The oldest continuously lived-in house in Los Alamos, 1999 Juniper St. Photo by Sharon Snyder
By SHARON SNYDER
Los Alamos Historical Society
The oldest continuously lived-in house in Los Alamos was built on the Los Alamos Ranch School campus in 1925 and was known as the Chief Mechanics House.
It is still the neighbor of the old Guest Cottage that today houses our History Museum.
In the first years of the ranch school, three brothers from Española came to work on the Pajarito Plateau. Jim Womelsduff hired on as the school’s wrangler and ranch foreman, responsible for the entire physical plant — buildings, roads, water system, power plant, and power lines.
His brother Frank became the public school teacher, and a third brother, Floyd, hired on as the chief mechanic, responsible for electrical maintenance, automobile repairs, and plumbing.
He also drove the ranch truck to Otowi to pick up the mail and supplies delivered by the trains on the Chili Line.
With the three Womelsduff boys working at the ranch school, their mother was alone on their ranch in the Española valley. It was decided that she would sell the land and live with Floyd.
His job demanded an around-the-clock presence, so a cabin was needed near existing facilities.
Connell planned for a larger-than-usual cabin, next to the guest house, so that there would be room for Sally Womelsduff to live with her son.
It was a true log cabin with the interior walls of log while the floor and ceiling were finished wood.
There was a living room with Navajo rugs on the floor, a fire place, two small bedrooms, and a small kitchen.
Sally Womelsduff lived in the Chief Mechanic’s House for almost two decades, but shortly before the Manhattan Project took over, Sally died, never knowing the feeling of displacement that spread across the plateau. In December of 1942, the Manhattan Project took over.
The house was designated T-128 and became emergency quarters for essential personnel. Physicist Richard Feynman was one of the young scientists assigned to the small front bedroom crammed with bunkbeds.
At one time there were five men in that bedroom while another young physicist, Bob Cristy, and his wife were in the back bedroom, all sharing one bathroom. The fireplace and a small woodburning stove were the only sources of heat. Wartime conditions in the early months of Project Y were grim.
In mid 1943, new tenants moved in. A group of scientists who had worked on atomic weapons development in England arrived in Los Alamos. Known as the British Mission, the group was directed by Sir James Chadwick, Nobel Prize recipient for his discovery of the neutron. He had brought his family with him, Lady Chadwick and twin daughters.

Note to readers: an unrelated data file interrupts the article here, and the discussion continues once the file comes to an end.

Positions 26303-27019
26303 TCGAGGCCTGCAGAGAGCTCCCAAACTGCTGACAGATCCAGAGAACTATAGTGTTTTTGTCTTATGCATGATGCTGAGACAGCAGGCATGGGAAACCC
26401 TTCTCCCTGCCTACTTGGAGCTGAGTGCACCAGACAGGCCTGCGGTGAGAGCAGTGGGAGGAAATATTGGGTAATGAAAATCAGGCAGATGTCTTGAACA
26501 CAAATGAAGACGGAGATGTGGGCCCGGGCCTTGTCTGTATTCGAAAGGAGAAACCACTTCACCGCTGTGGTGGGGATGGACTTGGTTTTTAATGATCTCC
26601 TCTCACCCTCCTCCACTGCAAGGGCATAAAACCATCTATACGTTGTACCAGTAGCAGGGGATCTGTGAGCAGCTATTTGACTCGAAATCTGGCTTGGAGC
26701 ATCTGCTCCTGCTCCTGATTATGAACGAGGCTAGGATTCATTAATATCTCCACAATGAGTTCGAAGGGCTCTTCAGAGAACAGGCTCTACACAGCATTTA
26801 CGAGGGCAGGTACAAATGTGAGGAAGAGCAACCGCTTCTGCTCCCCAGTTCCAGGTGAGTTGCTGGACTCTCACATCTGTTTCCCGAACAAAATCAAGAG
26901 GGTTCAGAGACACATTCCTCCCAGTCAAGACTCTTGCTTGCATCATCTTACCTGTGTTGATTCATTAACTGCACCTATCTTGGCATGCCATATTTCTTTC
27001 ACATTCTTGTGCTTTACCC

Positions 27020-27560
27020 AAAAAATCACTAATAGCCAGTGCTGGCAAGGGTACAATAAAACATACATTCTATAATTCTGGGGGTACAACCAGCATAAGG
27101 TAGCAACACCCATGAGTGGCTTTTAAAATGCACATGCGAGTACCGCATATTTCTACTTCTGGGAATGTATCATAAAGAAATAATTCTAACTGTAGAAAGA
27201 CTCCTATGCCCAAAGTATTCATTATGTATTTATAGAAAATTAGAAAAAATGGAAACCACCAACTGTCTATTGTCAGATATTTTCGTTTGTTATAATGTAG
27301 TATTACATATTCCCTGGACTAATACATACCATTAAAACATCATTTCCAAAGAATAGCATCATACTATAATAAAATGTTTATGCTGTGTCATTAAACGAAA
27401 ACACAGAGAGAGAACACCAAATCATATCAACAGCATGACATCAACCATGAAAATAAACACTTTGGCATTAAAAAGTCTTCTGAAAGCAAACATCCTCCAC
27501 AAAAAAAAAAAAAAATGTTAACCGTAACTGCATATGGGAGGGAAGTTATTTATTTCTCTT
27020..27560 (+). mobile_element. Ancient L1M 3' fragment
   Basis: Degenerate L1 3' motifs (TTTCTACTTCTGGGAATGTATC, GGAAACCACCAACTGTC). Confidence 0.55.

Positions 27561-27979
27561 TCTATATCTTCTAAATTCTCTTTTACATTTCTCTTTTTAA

Central heating was installed, and the Chadwicks hosted noted guests attached to the Mission, including Niels Bohr, Otto Frisch, Rudolph Peierls, and possibly Klaus Fuchs, who would be tried for espionage after the war.
Sir Chadwick spent considerable time in Washington, and it wasn’t long before Lady Chadwick and her daughters decided a home there would be much preferred.
The next occupants were physicist Robert Bacher, his wife, Jean, and their two children. Robert led the Bomb Physics Division, and Jean worked as a mathematical calculator in the tech area.
Jean Bacher admitted to enjoying the one status symbol in her home: the bathtub!
After the war, the house was assigned Capt. Gerald Tyler, post commander for the Army Corps of Engineers.
The Atomic Energy Commission took over in January 1947, and the house was transferred to AEC Manager Carroll Tyler. So that he could bring some of his work home, including top-secret documents, Tyler had a hidden safe installed in the house.
Ralph Carlisle Smith, assistant director of Los Alamos Scientific Laboratory, moved into the house in 1957, and the house was given a street address: 1999 Juniper St. Richard and Bonnie Baker were next to live in the house on Juniper.
Baker was a chemist and head of CM-B Division at LASL, working in plutonium chemistry. He and his wife purchased the house in 1969. In the mid 1990s, Bart and Colleen Olingers bought the historic house.
They loaned it to friends who lost their home in the Cerro Grande fire and since then have used it as a dwelling for family members. Under the watchful eyes of the Olingers, the house is in good hands.
From mechanics to Nobel Prize winning occupants, all have played a role in Los Alamos history.
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These articles are written by the Los Alamos Historical Society Staff. Many of these articles were originally published by the